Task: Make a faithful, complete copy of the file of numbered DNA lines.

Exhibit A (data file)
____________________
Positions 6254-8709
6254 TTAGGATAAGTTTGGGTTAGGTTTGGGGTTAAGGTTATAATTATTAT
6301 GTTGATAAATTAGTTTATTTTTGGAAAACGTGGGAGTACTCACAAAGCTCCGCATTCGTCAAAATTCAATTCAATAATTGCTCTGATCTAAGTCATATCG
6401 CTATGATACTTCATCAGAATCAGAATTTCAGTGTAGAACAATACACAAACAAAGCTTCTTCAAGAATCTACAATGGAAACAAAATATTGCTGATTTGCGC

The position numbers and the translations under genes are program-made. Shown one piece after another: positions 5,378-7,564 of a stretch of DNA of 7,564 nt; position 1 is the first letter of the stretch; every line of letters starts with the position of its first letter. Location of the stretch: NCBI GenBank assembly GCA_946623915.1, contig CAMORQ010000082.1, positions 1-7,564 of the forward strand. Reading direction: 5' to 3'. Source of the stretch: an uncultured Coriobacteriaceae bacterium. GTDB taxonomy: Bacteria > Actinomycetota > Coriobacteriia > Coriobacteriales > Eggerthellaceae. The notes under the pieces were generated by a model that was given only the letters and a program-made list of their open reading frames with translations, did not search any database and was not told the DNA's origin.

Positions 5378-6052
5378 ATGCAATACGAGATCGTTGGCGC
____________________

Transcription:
Positions 6254-8709
6254 TTAGGATAAGTTTGGGTTAGGTTTGGGGTTAAGGTTATAATTATTAT
6301 GTTGATAAATTAGTTTATTTTTGGAAAACGTGGGAGTACTCACAAAGCTCCGCATTCGTCAAAATTCAATTCAATAATTGCTCTGATCTAAGTCATATCG
6401 CTATGATACTTCATCAGAATCAGAATTTCAGTGTAGAACAATACACAAACAAAGCTTCTTCAAGAATCTACAATGGAAACAAAATATTGCTGATTTGCGC

The position numbers and the translations under genes are program-made. Shown one piece after another: positions 5,378-7,564 of a stretch of DNA of 7,564 nt; position 1 is the first letter of the stretch; every line of letters starts with the position of its first letter. Location of the stretch: NCBI GenBank assembly GCA_946623915.1, contig CAMORQ010000082.1, positions 1-7,564 of the forward strand. Reading direction: 5' to 3'. Source of the stretch: an uncultured Coriobacteriaceae bacterium. GTDB taxonomy: Bacteria > Actinomycetota > Coriobacteriia > Coriobacteriales > Eggerthellaceae. The notes under the pieces were generated by a model that was given only the letters and a program-made list of their open reading frames with translations, did not search any database and was not told the DNA's origin.

Positions 5378-6052
5378 ATGCAATACGAGATCGTTGGCGC